The phrase “you’re snookered” means you’re stuffed – and that’s exactly what Neil Robertson’s teachers thought when, at the age of 15, he dropped out of school to pursue a career as a professional snooker player.
Back then Robertson was just another sneaky kid hustling the customers at his dad’s Ringwood pool hall, fleecing them of $20 a pop, listening to Guns N’ Roses and Metallica. For fun he’d cheer the Magpies and admired the magic of Peter Daicos, the Macedonian Marvel.
But the metal fan was far from being snookered; in fact, he was on cue to become Australia’s most successful snooker player, a world champion and a millionaire. Robertson has gone on to eclipse homegrown snooker legend Eddie Charlton; he is now regarded as Australia’s best-ever player.
In the same year that Robertson dropped out of school, he became the youngest Australian to put together a century break in an Australian ranking event. To put this into perspective, if you sink one red ball then the black ball, then repeat this with all 15 reds, and after that the coloured balls in order, you end up with 147 points. Try that next time you’re in a snooker hall or the local RSL and if you can do that, you too might become a snooker star. I tried it and failed miserably, reaching a score of just 15.
Robertson’s talent, however, impressed his peers, who then convinced his parents to send him to England to compete in the World Snooker Championship. The hat was passed around and his parents scraped together enough money for the airfare. There was not enough left to buy a vest or shoes in which to compete, so he borrowed a vest from a fellow competitor and found a referee with the same shoe size. In the borrowed attire, he made the semi-finals.
That was the most positive result of what was a disastrous start to his professional career, for a string of heavy and humiliating losses to his mostly English competitors followed. Robertson returned home for another two years to practise on the Australian circuit.
SUPPLIED COURTESY AUSTRALIAN GOLDFIELD OPEN
“That’s when my game improved, but those early years were hard on mum and dad,” he says.
“They did everything they could; they were stretched financially and it was tough to get money together for all of my expenses. Mum was building websites and dad had sold the pool hall and was working for one of the charities.
“For years I had ‘You’re not going to make any money playing snooker’ etched into my brain as a motivator. I wanted to drive back to the school in a sports car and say ‘Ha ha, I told you so’ but luckily I’ve matured and realised that the teachers had my best interests at heart.”
Robertson acknowledges that it is hard to make it in any sport, let alone snooker; he points out that for every good story, there are 50 hard-luck stories that go unheard.
“Some players handle pressure better than others and fortunately handling pressure is a strength of mine.”
“For an Australian it is tough because it is a sport that means you need to move away from Australia to reach a high level, because the majority of tournaments are in the UK and Europe … (and) you need to be practising with them (the best players),” he says.
So, at the age of 21, Robertson returned to Britain, set up home in Cambridge and steadily improved his game each year. His wins on the highly lucrative European circuit made him a millionaire by his mid-20s.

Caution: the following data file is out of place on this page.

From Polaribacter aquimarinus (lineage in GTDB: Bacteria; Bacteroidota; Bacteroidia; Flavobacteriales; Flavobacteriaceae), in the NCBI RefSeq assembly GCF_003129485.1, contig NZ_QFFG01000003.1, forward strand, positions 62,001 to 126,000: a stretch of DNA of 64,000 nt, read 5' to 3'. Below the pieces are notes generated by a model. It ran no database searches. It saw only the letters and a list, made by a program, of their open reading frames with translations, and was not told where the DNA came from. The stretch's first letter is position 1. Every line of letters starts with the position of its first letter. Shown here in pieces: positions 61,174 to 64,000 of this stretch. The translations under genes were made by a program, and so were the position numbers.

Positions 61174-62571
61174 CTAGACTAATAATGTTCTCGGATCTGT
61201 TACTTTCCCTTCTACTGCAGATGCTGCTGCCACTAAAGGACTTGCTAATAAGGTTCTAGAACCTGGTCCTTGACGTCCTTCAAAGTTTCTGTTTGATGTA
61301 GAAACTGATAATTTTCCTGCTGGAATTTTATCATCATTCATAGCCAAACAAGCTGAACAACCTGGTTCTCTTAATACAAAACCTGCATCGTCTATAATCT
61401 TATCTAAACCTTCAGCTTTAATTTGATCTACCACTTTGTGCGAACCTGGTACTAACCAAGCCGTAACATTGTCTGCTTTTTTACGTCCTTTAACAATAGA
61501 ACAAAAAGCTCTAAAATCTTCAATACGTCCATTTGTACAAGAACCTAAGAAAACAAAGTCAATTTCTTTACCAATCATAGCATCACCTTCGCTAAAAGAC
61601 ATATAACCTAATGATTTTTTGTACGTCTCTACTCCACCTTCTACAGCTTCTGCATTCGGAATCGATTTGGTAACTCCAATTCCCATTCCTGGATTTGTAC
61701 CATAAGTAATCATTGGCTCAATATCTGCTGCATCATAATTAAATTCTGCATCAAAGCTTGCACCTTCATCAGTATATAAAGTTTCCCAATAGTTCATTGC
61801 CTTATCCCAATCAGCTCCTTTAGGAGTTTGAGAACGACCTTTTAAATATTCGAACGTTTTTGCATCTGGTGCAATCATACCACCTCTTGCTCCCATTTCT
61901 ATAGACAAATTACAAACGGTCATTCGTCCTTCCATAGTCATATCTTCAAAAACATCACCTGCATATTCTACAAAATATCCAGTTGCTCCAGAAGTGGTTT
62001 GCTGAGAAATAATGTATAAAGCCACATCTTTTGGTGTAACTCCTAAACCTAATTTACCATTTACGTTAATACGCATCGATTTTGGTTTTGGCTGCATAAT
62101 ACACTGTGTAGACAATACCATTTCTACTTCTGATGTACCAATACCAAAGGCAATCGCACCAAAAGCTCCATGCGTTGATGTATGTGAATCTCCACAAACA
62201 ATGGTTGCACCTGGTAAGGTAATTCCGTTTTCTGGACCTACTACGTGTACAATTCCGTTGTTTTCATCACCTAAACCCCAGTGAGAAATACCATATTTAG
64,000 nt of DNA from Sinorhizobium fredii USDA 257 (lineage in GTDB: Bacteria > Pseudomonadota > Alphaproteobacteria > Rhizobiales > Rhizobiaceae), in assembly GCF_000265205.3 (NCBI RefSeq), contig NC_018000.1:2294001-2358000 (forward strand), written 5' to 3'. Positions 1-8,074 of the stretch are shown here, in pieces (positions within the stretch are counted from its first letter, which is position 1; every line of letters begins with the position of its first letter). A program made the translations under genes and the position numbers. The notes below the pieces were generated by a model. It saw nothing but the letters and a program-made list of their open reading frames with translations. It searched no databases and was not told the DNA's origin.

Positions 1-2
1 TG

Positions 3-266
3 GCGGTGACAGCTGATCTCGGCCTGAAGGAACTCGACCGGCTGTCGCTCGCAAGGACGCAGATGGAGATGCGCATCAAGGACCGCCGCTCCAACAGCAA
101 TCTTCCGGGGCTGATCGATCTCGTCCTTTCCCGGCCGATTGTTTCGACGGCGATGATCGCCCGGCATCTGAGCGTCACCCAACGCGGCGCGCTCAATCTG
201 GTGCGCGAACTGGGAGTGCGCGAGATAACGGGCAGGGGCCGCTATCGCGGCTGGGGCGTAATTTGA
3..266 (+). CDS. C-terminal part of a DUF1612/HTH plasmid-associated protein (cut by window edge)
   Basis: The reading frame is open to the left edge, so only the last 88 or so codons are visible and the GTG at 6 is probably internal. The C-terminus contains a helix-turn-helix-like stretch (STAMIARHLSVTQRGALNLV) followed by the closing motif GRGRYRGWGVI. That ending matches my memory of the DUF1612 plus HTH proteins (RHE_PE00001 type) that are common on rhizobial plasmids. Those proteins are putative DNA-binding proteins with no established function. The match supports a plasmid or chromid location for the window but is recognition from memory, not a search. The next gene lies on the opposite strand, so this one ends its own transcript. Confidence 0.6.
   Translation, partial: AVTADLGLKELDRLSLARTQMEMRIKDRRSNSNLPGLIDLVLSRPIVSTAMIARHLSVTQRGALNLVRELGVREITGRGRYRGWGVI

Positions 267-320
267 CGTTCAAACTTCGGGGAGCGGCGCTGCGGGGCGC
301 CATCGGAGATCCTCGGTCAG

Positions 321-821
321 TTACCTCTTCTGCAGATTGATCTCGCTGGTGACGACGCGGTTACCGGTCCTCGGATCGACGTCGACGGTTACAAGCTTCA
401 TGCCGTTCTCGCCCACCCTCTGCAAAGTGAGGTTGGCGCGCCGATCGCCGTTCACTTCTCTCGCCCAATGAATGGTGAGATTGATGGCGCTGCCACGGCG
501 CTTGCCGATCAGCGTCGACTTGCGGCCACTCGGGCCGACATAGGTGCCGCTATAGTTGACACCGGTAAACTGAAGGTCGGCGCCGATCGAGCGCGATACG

But it wasn’t until Robertson turned 28 that his career peaked and he realised his lifelong dream. He won the world championship and the 2010 World Open; his son, Alexander, was also born just a few days after the championship.
“That was a massive thing and then I played in too many tournaments, I should have had a rest. That season I faded out and got burnt out,” he says.
“In the season just gone, I accumulated more ranking points than anyone else and will officially be ranked No.7 in the season coming up. Winning the Masters in January was a massive confidence booster. It is the most prestigious event after the world championships and only the top 16 players in the world are invited to it.
“I’m pretty laid-back, which helps in snooker. Some players handle pressure better than others and fortunately handling pressure is a strength of mine. No two frames are the same, so I’m always thinking quite a few shots ahead and that sequence is always changing. That side of my game has developed well.”
But there’s no yearning to return home just yet. In Cambridge, he’s known as the “Thunder from Down Under”, and plays to sold-out venues. World championship snooker is rating better than world championship tennis on Eurosport.
The game is rising rapidly in China and at the moment snooker is king, with five major tournaments based there over the next 12 months. And world championship prize money is expected to reach £1 million within the next three years. Robertson plans to be there to collect.
“I miss family and friends and the footy,” he says. “I used to make Melbourne home for three months of the year but these days I barely get a month back here in Australia.”
Robertson will be back in town in July to compete in the Australian Goldfields Open, which attracts the top 16 players in the world, including defending champion Stuart Bingham and two Australian wildcard entrants.
“The atmosphere for last year’s Australian Goldfields Open final was one of the best I have ever witnessed and I am really looking forward to the 2012 event,’’ he says.
Australian Snooker Goldfields Open
July 9-15, 2012 Bendigo Stadium,
134 Marong Road West Bendigo. 5440 6201